I didn't know how to balance my desire to live in nature with my disgust at the droppings on my computer keyboard. "Everyone's a critic," my husband said when I complained. But I felt I had to draw the line somewhere. None of these issues were life-threatening, but these creatures were too big to squash, or too slimy to move, and because I was faced with their presence every day, I was forced to question my impulse to kill them. This was my home, and my children were watching. I had to come up with a new life hierarchy.
I applied the biologist's advice to myself, but it took a long time to adjust the focus on my city eyes. Wild blueberries grow alongside our wooded paths, yet it was three years before I spotted them. I had to slow down when looking at creatures I thought I knew. When I did, I saw webs that defied the laws of gravity, and beetles sporting million-dollar art on their backs. One spring, our dog chased off a mother deer minutes after she had given birth. For two days, we kept our dog tied up and listened to the fawn crying out in a voice that sounded human, "Mama! Mama!" Finally, the mother came back and the woods quieted. I started to wonder, how much damage could one family do?
During our third spring in the woods, a family of bears plundered our bird feeders. At first it was magical, watching the cubs play under the scotch pines on our front lawn, scrambling up and down the trees. One night at dusk when rocking my newborn son, I looked out our big picture window and saw the father bear drinking from our rain barrel. He was enormous, larger than my front door, and he was standing on my porch. The next morning, I called the Department of Natural Resources.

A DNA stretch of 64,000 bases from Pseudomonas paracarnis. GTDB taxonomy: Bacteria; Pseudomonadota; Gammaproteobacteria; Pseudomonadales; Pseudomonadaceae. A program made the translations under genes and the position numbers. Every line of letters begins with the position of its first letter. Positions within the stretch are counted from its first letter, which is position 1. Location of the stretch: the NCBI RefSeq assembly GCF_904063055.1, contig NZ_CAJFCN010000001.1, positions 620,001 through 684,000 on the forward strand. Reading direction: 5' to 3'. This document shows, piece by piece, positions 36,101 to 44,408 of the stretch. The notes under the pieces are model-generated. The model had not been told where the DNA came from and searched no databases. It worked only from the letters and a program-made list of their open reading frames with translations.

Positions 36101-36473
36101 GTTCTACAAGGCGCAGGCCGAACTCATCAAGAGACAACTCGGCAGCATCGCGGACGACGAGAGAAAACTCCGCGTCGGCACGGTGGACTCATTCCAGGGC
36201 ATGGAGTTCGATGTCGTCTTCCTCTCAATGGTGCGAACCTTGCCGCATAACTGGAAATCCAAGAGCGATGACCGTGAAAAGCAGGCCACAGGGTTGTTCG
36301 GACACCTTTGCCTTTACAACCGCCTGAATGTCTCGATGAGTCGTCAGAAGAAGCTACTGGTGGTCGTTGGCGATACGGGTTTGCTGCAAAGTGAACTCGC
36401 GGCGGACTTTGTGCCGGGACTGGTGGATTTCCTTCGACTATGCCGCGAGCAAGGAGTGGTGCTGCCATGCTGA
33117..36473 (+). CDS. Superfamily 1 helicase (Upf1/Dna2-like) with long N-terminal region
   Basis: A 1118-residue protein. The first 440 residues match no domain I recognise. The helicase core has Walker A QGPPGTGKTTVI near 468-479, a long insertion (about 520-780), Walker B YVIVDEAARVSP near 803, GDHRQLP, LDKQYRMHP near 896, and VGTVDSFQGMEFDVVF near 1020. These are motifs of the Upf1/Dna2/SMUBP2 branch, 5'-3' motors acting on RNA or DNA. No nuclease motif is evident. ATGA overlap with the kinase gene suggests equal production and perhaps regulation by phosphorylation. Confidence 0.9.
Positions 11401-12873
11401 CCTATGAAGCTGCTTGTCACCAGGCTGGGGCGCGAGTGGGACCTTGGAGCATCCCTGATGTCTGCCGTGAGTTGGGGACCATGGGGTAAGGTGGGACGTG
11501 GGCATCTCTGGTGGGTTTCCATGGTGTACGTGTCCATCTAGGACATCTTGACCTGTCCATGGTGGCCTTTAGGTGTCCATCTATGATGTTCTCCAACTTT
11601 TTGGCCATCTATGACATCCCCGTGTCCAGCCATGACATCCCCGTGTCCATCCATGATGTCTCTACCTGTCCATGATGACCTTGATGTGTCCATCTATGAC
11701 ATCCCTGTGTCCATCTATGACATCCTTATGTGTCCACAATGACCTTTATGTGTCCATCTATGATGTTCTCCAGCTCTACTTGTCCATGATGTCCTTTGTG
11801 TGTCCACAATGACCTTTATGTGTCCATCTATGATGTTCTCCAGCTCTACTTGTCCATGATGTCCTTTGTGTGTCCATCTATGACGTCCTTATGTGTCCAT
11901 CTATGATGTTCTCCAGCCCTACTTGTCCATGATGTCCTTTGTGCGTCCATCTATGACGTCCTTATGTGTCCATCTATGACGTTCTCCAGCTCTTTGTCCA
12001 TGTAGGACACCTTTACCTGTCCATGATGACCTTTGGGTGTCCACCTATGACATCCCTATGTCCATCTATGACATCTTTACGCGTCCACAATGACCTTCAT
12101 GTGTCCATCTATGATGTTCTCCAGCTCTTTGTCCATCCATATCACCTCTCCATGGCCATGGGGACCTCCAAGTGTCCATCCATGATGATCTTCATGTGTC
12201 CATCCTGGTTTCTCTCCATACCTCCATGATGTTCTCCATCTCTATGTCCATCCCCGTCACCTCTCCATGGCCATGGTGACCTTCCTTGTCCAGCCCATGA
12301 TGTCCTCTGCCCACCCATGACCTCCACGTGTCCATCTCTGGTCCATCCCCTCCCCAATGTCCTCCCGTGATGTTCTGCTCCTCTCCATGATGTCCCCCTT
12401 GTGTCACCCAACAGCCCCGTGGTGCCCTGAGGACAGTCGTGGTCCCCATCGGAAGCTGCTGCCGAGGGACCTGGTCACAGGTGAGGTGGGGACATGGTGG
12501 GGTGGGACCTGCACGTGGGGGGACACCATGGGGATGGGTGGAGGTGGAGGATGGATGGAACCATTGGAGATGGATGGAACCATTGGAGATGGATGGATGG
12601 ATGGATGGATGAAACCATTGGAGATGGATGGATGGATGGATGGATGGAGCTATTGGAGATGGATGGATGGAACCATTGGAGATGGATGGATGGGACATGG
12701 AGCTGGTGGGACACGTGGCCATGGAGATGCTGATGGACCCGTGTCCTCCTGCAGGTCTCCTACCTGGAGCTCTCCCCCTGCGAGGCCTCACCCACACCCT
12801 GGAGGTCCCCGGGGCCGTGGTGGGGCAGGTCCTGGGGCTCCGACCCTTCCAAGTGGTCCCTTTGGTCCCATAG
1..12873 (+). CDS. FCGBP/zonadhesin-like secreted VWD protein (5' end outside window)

The DNR agent recommended we take down the bird feeders. "Black bears are of little danger," he reassured me, "unless you get yourself between a mama and her cubs."
Of course, I thought. What kind of moron gets herself between a mama and her cubs?
Two weeks later, that moron was me.
Because the United States Post Office won't deliver letters past public utility lines, our mailbox sits out by the last phone pole, a four-mile trek from our front door. In the afternoons, I would bundle up my children and walk those four miles; I retrieved the mail, and they got their nap. Our arrangement depended on good weather, and that afternoon we were rewarded with a clear spring sky. I pushed my double-jogger stroller past budding maples, my five-week-old son buckled and wrapped burrito-style in a blanket, my three-year-old daughter outfitted with her snacks. By the time I was on my way back with the mail, both my beauties had fallen asleep to the sounds of bird song and my feet pattering the pavement. About 200 yards from my driveway, the bears lumbered into view.
First came the mother, her immense shoulders jutting like mountain peaks under a drape of fur, her padded feet the size of dinner plates. She came out from the woods on my right, and bounded soundless across the road. I'm no great ball player, but I could have hit her with a sippy cup.
Her two cubs followed, tumbling pell-mell out behind her. They sensed my presence, stopped, fixed me with their eyes—wet, brown, luminous—and plunged back into the foliage on the right.
From the bushes on the left side of the road, the mother bear turned. She looked for her cubs, grunted, and rose on hind legs to her full height. Her magnificence, sun-glossed and taller than my roofline, temporarily trumped my fear. Then she snorted, and fixed her gaze on me. I froze with holy terror.